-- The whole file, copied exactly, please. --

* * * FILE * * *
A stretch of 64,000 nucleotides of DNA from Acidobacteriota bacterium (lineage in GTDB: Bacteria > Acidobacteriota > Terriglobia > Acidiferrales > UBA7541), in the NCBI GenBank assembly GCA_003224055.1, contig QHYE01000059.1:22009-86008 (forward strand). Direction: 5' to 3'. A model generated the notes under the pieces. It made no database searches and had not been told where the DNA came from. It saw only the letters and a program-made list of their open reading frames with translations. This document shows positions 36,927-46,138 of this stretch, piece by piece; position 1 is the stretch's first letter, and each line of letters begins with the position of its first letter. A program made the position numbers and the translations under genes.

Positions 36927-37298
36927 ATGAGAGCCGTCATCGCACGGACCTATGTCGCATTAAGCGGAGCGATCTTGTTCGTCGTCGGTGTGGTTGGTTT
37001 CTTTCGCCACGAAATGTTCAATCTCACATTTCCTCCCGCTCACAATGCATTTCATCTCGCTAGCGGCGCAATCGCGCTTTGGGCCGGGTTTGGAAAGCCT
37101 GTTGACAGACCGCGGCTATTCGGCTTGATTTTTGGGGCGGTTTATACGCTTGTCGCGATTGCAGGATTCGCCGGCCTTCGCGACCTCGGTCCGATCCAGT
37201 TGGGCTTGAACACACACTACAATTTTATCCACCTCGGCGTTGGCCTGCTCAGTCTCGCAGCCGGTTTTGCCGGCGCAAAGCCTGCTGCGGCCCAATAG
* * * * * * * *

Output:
A stretch of 64,000 nucleotides of DNA from Acidobacteriota bacterium (lineage in GTDB: Bacteria > Acidobacteriota > Terriglobia > Acidiferrales > UBA7541), in the NCBI GenBank assembly GCA_003224055.1, contig QHYE01000059.1:22009-86008 (forward strand). Direction: 5' to 3'. A model generated the notes under the pieces. It made no database searches and had not been told where the DNA came from. It saw only the letters and a program-made list of their open reading frames with translations. This document shows positions 36,927-46,138 of this stretch, piece by piece; position 1 is the stretch's first letter, and each line of letters begins with the position of its first letter. A program made the position numbers and the translations under genes.

Positions 36927-37298
36927 ATGAGAGCCGTCATCGCACGGACCTATGTCGCATTAAGCGGAGCGATCTTGTTCGTCGTCGGTGTGGTTGGTTT
37001 CTTTCGCCACGAAATGTTCAATCTCACATTTCCTCCCGCTCACAATGCATTTCATCTCGCTAGCGGCGCAATCGCGCTTTGGGCCGGGTTTGGAAAGCCT
37101 GTTGACAGACCGCGGCTATTCGGCTTGATTTTTGGGGCGGTTTATACGCTTGTCGCGATTGCAGGATTCGCCGGCCTTCGCGACCTCGGTCCGATCCAGT
37201 TGGGCTTGAACACACACTACAATTTTATCCACCTCGGCGTTGGCCTGCTCAGTCTCGCAGCCGGTTTTGCCGGCGCAAAGCCTGCTGCGGCCCAATAG